Tough and Tender

The story of the American cowboy rides a few trails. A tobacco-spitting gunslinger-- a 19th century outlaw. A pioneer chasing manifest destiny, a violent campaign for western domination. A rodeo daredevil, risking it all for reputation and a buckle.

But the trail that interests me most is that of horseman and steward--horseback shepherds, protecting and conserving land in the natural state. These shepherds live, work, and ride throughout cowboy country in Montana, Wyoming, Colorado, Utah, and New Mexico, and in parts of California, Arizona, Nevada, Oregon, Washington, and Texas. This cowboy spirit runs rich through parts of southern Illinois, Missouri, and Oklahoma. Teddy Roosevelt's Dakota Badlands remain largely untouched today.

Many of those states boast vast swaths of natural beauty unspoiled by concrete jungles, expanding subdivisions, and impervious pavement. In Wilsall, Montana, population 237, song lyrics like, "leave Montana alone" remind you why the treasure state is "the last best place."

When I travel from a state like Montana to a large city, my first thought is "my god, what have we done." These concrete cities create real ecological problems--impervious surfaces transport stormwater pollutants into lakes, rivers, and oceans, rather than into soil where natural percolation helps remove pollutants as water travels down into natural aquifers. Many big-city environmentalists live in the most polluted areas of the country, while less vocal conservationists live quietly in rural, untouched lands. 

These quiet cowboys strike chords once sung by Native Americans living the same land.

Two distinct qualities stand out: they're tough and they're tender. By tough I mean resilient and adaptable--an ability to calmly weather any storm. Duty bound. No complaining. By tender I mean a steward, a caretaker--tasked with the responsibility of conservation. Corporate ranchers today can't seem to find these qualities, if they ever had them. Could be greed, could be market pressures. Cold corporate complexities aside, the tough and tender spirit is alive and well in cowboys across the west.

I'm reminded of two cowboys I've had the pleasure to meet. Both were featured in short documentaries about cowboy life in the elements. Both men are quiet, whisperers.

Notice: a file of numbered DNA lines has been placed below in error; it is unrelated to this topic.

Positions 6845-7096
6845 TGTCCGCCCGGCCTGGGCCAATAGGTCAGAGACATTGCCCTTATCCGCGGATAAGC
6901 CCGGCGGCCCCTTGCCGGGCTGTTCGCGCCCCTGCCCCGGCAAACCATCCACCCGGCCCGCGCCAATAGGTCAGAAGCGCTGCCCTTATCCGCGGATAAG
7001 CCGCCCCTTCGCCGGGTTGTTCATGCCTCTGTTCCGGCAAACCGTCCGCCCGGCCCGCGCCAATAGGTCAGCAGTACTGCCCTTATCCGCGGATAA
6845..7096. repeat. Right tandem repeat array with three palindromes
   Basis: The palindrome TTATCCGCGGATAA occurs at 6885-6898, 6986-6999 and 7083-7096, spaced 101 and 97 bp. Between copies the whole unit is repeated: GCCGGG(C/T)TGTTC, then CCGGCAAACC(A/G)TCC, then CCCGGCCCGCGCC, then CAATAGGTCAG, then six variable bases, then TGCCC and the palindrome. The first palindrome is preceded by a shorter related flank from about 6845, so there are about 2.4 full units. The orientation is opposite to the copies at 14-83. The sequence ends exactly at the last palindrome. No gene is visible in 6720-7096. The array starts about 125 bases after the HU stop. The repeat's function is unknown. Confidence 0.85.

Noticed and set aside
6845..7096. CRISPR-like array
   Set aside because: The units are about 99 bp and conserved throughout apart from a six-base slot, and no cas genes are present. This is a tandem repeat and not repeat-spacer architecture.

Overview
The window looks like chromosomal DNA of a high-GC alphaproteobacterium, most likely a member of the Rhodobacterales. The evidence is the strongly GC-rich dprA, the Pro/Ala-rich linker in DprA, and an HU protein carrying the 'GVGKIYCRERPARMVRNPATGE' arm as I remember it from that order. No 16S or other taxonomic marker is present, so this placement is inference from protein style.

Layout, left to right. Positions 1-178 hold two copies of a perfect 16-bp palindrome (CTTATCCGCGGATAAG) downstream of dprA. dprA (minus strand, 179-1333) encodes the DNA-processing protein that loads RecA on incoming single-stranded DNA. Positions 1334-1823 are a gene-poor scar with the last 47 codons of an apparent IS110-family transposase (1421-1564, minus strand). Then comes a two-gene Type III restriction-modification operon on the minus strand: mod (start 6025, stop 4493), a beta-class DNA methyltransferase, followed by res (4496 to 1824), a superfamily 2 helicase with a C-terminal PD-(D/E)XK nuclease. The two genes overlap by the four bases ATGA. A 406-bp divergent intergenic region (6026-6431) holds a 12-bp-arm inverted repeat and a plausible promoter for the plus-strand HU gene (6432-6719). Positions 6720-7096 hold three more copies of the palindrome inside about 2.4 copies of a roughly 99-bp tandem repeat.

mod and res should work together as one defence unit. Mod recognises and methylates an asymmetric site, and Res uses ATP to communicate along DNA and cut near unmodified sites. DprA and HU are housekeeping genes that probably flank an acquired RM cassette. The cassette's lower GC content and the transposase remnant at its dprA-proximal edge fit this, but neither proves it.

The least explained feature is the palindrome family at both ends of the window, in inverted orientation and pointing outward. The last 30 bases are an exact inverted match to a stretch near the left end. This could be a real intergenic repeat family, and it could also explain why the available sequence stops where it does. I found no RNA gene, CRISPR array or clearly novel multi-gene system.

Ed Zevely describes his natural horseman lunging technique, careful never to crack the whip--the snapping sound instills fear and anxiety in the horse. Ed never wanted his horse to be fearful or anxious.  Ed said of Colorado's high country, "I always believed that God created the world, but he spent a lot more time up there."

Mike Leffingwell is a fourth generation Montana rancher, a descendant of American homesteaders with great respect for the land, including their 3,000 acre ranch. For Mike, less is more. Mike said of his land, "I am simply somebody that has been handed a legacy by generations before me, and it is my responsibility to continue to live life in the stewardship of the land, and carry it forward one more generation. So I am simply a pack horse, carrying it one more time... nothing special."

There aren't as many cowboys as there used to be--in practice or in spirit. Tough and tender is now rare. Today's young American men grow up lacking resilience and adaptability in the face of adversity, and thus become insecure and aggressive or self-absorbed. Selfless stewards replaced by ego-centric emotional delicates, overly obsessed with the small moat circling their heads, unaware of devoted lives of service.

Mind-numbing, city-spinning insecurity turns into quiet equanimity when we thrust ourselves into lives of service.  

In 1978, Paul Harvey described the American farmer, blessed with grit and grace, "I need somebody with arms strong enough to rustle a calf and yet gentle enough to deliver his own grandchild. I need somebody willing to sit up all night with a newborn colt. And watch it die. Then dry his eyes and say, 'Maybe next year.' Somebody who'd bale a family together with the soft strong bonds of sharing, who would laugh and then sigh, and then reply, with smiling eyes, when his son says he wants to spend his life 'doing what dad does.'"

The cowboy spirit, tough and tender, need not a horse or a ranch or a dying colt. The cowboy spirit means living in service and stewardship. I am inspired by those professionals who live the cowboy spirit of tough and tender every day--teachers, nurses, social-workers, caretakers... today's shepherds. 

It's a reasonable ambition to raise young Americans tough and tender, resilience in service, to carry the pack for one more generation. I hope John Jr. will one day find his own cowboy spirit, whatever it may be.

Yours truly, 

John Paul Fiske, Sr.